Approaching a restructure

Instead of an IPO, many GPs this year are facing a restructure. Everton Robertson offers them the advice of an offshore counsel.

A common feature of the private equity transactions concluded over the last few years was the provisions built in by investors to allow for a conversion of their investment into Initial Public Offering shares upon a resulting IPO.

The hope for many would have been that 2009 would be the year that they would realise significant gains from their investments. Much time and effort would have been spent documenting the transaction to deal with, among other things, the calculation of the formula for conversion of the investment into IPO shares; the liquidation preferences; and protective provisions and drag along and tag along rights.

What were not considered or negotiated in as much detail, however, were the distressed issues currently being faced by investors. What we find now is a need for a comprehensive analysis of how to restructure investments.

In relation to many of the pre-IPO type transactions in Asia, the role played by Cayman Islands and BVI counsel is key to these restructurings. Many of these types of investments are structured through BVI and Cayman Islands entities (in particular Cayman Islands companies, which offer an attractive exit via NASDAQ, NYSE and HKSE listings), especially many of the acquisition finance transactions in the People’s Republic of China.

Restructuring offshore
Restructuring often takes the form of a further infusion of capital in the structure to – on the whole – preserve the integrity of the existing structure. It is often the case that an injection of new capital is needed to meet urgent existing financing obligations. In short, cash is required quickly and typically the investor is seeking to improve its present position through the cash injection. The financing may be by way of a straight or convertible loan. The investor package would usually include security over corporate assets and stronger corporate control. Other than the usual security taken over the downstream PRC assets and bank accounts, charges will be taken over the shares of all Cayman/BVI companies within the structure. The investor will want to increase its shareholding or acquire a shareholding in the respective offshore company. It may be that the shareholding is insufficient to afford the investor real voting clout, however, what it does provide the investor with is a seat at the table. This is coupled with additional or majority board control of the company, which is critical given it is the board that exercises control over the company.

Directors’ duties
The investment may give rise to certain corporate issues. It may well be the case that the investor already has representation at board level. The investor will want to consider his role as a director during the approval process. Will there be conflicts of interest issues? Will the directors be acting in the company’s best interest by approving the transaction?

It is important for the directors to be reminded that their fiduciary duty is to act in the best interest of the company and not in the interest of the investor whose interest they may have been notionally appointed to “represent” – it is on those restructuring transactions where the tension between the “investor director’s” duty to the company and supposed loyalty to the investor are acute. The law is clear – the duty is owed to the company. To alleviate this tension, it may be that the investor director simply decides it is best not to vote on any resolutions relating to the restructuring, although this does not preclude involvement in discussions or his voice being heard.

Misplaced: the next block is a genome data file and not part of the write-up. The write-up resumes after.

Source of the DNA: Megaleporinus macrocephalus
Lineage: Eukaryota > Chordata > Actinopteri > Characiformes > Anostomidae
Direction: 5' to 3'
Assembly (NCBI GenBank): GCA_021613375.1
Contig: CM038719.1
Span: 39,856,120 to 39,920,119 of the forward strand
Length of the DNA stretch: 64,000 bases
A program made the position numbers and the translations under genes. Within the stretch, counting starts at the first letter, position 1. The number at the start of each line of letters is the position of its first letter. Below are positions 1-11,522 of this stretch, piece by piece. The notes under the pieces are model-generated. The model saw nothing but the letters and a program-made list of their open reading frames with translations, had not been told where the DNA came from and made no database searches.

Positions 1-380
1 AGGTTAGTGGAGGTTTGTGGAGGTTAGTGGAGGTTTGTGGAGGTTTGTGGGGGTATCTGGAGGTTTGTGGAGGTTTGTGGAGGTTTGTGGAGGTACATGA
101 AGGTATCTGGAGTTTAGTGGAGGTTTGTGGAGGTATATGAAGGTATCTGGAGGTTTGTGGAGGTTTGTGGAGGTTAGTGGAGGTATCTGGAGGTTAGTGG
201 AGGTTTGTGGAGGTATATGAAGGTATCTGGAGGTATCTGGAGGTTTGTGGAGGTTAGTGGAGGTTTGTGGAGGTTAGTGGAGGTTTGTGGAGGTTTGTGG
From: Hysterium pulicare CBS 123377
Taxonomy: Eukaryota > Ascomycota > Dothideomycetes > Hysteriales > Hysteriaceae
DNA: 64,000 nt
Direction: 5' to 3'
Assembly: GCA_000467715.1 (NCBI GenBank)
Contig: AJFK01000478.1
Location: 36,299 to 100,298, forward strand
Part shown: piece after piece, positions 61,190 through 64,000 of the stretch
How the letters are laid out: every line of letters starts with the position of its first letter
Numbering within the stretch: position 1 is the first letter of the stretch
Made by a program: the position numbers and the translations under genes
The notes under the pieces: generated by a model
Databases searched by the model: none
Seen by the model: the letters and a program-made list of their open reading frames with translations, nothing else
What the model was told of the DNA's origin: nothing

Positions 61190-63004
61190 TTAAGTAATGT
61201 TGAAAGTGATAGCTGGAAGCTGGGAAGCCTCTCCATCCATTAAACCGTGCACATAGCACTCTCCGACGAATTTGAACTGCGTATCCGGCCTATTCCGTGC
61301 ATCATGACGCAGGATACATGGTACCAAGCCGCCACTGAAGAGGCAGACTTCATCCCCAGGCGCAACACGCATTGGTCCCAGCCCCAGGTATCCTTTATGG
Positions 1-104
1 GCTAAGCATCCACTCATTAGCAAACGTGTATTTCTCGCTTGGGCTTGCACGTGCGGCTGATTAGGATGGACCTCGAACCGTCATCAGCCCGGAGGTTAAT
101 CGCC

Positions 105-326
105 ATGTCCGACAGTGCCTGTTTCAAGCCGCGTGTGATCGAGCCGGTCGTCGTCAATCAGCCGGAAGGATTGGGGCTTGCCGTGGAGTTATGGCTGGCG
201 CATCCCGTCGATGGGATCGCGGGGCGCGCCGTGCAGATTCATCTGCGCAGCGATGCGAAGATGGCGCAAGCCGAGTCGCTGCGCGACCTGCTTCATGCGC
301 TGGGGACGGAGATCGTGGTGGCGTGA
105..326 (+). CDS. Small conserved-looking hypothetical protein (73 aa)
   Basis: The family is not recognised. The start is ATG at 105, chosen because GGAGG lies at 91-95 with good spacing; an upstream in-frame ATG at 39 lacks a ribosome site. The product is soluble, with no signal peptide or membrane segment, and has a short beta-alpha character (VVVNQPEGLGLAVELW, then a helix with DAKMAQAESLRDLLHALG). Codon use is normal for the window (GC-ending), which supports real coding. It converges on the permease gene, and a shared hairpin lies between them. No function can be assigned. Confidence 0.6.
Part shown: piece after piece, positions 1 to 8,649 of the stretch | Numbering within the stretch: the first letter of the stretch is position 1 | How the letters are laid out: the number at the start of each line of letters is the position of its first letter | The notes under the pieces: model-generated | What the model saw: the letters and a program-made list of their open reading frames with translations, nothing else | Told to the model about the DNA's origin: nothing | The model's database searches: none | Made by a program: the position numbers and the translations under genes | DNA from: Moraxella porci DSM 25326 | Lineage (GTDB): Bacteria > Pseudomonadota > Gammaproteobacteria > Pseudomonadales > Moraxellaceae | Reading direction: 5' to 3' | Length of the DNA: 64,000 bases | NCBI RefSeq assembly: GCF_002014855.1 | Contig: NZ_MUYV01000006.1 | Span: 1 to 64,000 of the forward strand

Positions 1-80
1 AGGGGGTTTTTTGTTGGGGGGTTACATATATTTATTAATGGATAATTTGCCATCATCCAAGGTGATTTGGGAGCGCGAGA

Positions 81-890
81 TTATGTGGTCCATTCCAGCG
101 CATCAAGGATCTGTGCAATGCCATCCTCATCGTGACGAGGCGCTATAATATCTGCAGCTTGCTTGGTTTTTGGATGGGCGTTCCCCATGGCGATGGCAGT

Preference shares
Although the entrenched shareholding position may not carry with it significant voting influence, what it may carry is the right to take part in the sweeping up of any cash that resides in the company following redemption of the loan and payment out to any secured, unsecured or preferred creditors in priority to other shareholders in the company.

Voidable transactions – solvency
At the heart of the investment is the preservation of the company’s solvency and consequently the sustainability of the investment. Whilst attempting to sustain the company’s solvency through the capital injection, it is important the investor does not expose his investment. Where the investor takes security over the company’s assets – the result being that the investor receives good security – the danger is that the security package created would be subject to claw-back where the company becomes insolvent within six months of the transaction. In such a case, the presumption would be that the transaction is voidable. Offshore counsel should always be consulted prior to finalising any such arrangement.

What is important is that measures to restructure private equity transactions should be considered from the outset and not simply as an afterthought. The lessons which will be learnt from the current wave of restructurings will perhaps become entrenched in deals going forward and recalled when things improve as there will no doubt be more “bad times” ahead.

Everton Robertson is a Hong Kong-based partner in the Private Equity Group at Walkers, an offshore law firm which works with many GPs managing private equity firms domiciled in the Cayman Islands, the British Virgin Islands and Jersey.